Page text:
Preparing for a villanelle

David giving brief remarks

Hi everyone,

Before I move on I thought some of you might be interested in how I approached the villanelle that I posted a couple of days ago about ants at a picnic.

The word this month is PICNIC and I decided in advance to write my poem as a villanelle. This meant that I would need to identify two words that have a lot of rhyming partners. I encouraged other poets to keep it light and fun this month so I settled on ants as my subject and visualized ants crawling up the legs of chairs and people to reach the picnic table.

Could I identify enough rhyming words for ants and table? If ants were my rhyming refrain and table the rhyme needed for the second line of each stanza, I would need 7 “ants” words and 6 “table” words. I made a list of possibilities.

ants, dance, France, enhance, chance, glance, romance, pants, prance, rants, askance, slants, stance, entrance, chants, and plants. Could I find a use for 7 of these 16?

able, cable, fable, label, Mabel, enable, stable, table. Could I find a use for 6 of these 8? More of a challenge.

The first stanza sets the stage for all that follows. I decided to state my case by declaring:

The problem with a picnic is the ants.
As quickly as the cloth is on the table
You’ll feel the first one crawling up your pants.

I used 2 of my 16 ants rhymes and 1 of my 8 table rhymes. So far so good. But the going got tougher. Ants words that didn’t make much sense in this context included: enhance, askance, slants, stance, and entrance. That only left me 11 “easy” words and I’d already used 2 of them. As for the table rhymes, cable, enable, fable, Mabel, and label were going to be a challenge, leaving me only 3 “good” words and 1 was already gone. I was in trouble already.

That’s how a villanelle works. Even with a clear idea of your subject and with a prepared word list, each new stanza draws from a shrinking pool of words that make sense. Not only that, you have to phrase the first two lines of each stanza so that the refrain line makes sense. In the second stanza my refrain line had to be, “The problem with a picnic is the ants.”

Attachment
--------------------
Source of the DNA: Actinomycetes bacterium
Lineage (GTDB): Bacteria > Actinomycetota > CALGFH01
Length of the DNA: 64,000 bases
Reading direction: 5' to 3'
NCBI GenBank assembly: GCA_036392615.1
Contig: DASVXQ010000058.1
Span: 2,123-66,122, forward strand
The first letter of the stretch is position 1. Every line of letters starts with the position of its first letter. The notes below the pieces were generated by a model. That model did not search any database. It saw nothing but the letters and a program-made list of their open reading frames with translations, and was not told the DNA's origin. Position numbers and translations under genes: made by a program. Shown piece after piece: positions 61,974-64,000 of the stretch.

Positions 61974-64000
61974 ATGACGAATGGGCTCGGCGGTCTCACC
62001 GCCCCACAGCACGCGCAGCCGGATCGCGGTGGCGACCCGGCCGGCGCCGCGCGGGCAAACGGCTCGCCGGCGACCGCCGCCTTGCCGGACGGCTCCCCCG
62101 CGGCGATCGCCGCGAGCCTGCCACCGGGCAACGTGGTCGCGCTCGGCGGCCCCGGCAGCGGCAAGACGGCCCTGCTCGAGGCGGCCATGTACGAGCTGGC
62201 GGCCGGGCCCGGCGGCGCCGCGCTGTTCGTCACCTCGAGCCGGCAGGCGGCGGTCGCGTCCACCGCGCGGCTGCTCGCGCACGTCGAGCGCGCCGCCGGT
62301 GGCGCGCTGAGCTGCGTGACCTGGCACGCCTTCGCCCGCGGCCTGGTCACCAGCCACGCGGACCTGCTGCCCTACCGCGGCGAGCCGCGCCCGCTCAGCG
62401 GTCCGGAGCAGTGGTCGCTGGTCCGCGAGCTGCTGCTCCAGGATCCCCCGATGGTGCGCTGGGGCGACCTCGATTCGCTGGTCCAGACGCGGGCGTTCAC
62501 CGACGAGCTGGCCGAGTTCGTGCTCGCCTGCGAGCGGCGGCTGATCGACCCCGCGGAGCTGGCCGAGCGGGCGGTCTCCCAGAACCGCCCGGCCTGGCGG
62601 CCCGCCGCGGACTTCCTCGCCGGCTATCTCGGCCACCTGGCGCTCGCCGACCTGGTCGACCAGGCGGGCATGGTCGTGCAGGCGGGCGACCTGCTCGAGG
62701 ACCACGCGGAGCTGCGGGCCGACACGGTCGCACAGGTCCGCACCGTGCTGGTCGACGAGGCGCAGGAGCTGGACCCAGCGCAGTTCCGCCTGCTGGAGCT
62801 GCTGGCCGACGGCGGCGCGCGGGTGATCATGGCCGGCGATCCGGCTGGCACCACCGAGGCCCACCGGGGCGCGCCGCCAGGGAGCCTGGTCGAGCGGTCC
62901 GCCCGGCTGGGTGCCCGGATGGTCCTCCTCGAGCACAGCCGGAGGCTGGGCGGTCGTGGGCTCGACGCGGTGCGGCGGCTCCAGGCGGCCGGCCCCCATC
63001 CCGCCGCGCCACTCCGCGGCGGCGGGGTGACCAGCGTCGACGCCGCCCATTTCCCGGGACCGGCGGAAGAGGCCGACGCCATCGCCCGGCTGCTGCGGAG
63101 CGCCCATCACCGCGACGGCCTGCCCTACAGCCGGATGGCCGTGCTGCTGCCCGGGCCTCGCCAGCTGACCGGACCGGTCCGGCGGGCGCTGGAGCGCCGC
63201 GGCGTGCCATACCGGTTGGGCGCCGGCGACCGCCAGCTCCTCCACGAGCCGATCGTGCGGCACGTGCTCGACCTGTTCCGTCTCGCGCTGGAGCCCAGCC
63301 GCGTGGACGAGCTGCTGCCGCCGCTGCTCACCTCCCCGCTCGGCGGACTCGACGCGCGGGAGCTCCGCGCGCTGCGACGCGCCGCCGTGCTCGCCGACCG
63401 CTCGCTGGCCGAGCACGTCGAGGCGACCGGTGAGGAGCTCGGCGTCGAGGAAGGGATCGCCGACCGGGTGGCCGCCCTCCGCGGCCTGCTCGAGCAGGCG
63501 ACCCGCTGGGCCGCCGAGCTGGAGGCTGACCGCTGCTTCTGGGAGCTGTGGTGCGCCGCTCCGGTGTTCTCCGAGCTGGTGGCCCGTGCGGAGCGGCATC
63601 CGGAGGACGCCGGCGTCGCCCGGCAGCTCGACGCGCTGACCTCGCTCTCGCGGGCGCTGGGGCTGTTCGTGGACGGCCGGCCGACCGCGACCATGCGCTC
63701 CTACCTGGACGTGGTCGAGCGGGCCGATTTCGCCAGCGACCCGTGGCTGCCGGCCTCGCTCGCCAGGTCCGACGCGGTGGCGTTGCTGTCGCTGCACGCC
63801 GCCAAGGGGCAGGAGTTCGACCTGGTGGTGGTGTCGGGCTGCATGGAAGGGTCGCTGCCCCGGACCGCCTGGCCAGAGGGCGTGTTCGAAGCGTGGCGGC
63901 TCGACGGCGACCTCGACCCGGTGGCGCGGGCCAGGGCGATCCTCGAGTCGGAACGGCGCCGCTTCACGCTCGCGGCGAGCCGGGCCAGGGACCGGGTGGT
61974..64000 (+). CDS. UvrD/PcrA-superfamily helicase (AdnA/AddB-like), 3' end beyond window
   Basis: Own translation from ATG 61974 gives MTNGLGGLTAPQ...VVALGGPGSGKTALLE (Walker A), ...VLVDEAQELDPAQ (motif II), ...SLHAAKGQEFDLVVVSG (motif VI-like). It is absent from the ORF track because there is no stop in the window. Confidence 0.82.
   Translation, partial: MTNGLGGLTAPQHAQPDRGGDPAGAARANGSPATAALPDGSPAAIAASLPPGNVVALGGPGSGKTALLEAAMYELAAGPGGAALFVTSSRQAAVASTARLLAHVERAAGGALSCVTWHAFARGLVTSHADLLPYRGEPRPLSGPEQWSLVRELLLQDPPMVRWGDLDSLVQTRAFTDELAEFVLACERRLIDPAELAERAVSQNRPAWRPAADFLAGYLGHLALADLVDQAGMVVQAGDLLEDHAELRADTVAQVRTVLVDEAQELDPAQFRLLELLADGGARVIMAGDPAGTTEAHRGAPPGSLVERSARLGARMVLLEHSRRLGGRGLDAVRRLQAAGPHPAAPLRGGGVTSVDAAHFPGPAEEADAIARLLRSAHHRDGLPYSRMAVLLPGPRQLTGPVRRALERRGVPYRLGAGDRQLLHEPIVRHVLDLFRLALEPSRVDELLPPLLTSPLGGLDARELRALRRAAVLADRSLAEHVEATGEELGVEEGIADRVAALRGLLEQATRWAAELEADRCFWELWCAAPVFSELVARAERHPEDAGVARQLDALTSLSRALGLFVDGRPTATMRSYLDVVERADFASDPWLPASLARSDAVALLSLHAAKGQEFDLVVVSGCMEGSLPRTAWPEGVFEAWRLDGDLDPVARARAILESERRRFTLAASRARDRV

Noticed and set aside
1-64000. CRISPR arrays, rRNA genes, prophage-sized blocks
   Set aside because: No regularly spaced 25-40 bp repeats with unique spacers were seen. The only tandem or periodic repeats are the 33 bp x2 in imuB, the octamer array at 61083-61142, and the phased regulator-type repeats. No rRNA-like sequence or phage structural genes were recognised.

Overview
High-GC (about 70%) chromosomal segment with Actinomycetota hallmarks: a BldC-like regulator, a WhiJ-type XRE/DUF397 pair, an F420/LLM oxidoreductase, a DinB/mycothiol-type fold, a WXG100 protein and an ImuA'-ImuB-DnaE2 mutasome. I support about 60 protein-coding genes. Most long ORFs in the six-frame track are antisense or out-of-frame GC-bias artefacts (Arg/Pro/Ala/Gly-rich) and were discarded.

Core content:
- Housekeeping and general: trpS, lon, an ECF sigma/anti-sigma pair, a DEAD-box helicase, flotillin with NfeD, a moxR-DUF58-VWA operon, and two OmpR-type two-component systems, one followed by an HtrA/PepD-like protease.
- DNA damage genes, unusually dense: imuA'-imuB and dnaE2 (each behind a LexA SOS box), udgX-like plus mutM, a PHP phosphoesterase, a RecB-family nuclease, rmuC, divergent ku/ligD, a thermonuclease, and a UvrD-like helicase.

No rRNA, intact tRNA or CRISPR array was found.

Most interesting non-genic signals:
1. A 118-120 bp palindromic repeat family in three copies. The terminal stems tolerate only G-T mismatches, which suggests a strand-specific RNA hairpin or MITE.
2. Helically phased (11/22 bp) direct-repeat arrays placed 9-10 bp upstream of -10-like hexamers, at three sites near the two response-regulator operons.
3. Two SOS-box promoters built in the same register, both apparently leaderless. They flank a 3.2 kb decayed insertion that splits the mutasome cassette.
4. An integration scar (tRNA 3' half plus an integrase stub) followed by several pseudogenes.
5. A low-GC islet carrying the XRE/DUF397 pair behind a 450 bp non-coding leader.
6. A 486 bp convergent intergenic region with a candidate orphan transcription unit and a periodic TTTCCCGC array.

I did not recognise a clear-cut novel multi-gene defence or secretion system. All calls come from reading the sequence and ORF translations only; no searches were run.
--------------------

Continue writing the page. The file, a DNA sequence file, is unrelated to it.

People never really stand a chance.
Food without intruders is a fable.
The problem with a picnic is the ants.

Whew! Got rid of a problem word: fable. But the third stanza loomed with a still smaller pool of words and the need to repeat the refrain line, “You’ll feel the first one crawling up your pants.”

They’ll find you if they have to crawl from France.
No one understands how fast they’re able.
You’ll feel the first one crawling up your pants.

Hooray! I was proud of that first line. It not only used “France” but set up the use of “able” and led logically to the refrain line.

I won’t take you through the rest of the poem but you can see why writing a villanelle can give you the cold sweats as you draw closer to that final stanza and see your list of possibilities shrinking down to an impossible few!


7 comments on “Preparing for a villanelle

  1. Thanks for this tutorial, David. I love the cleverness of villanelles, but never the idea of getting there was too daunting. It’s still daunting, but with your map I may give one a try.

  2. This is really helpful, David. I enjoyed seeing your thinking as you moved through the poem. Making a word list must help, also, because if there are few, guess you find a better one! Happy Saturday!

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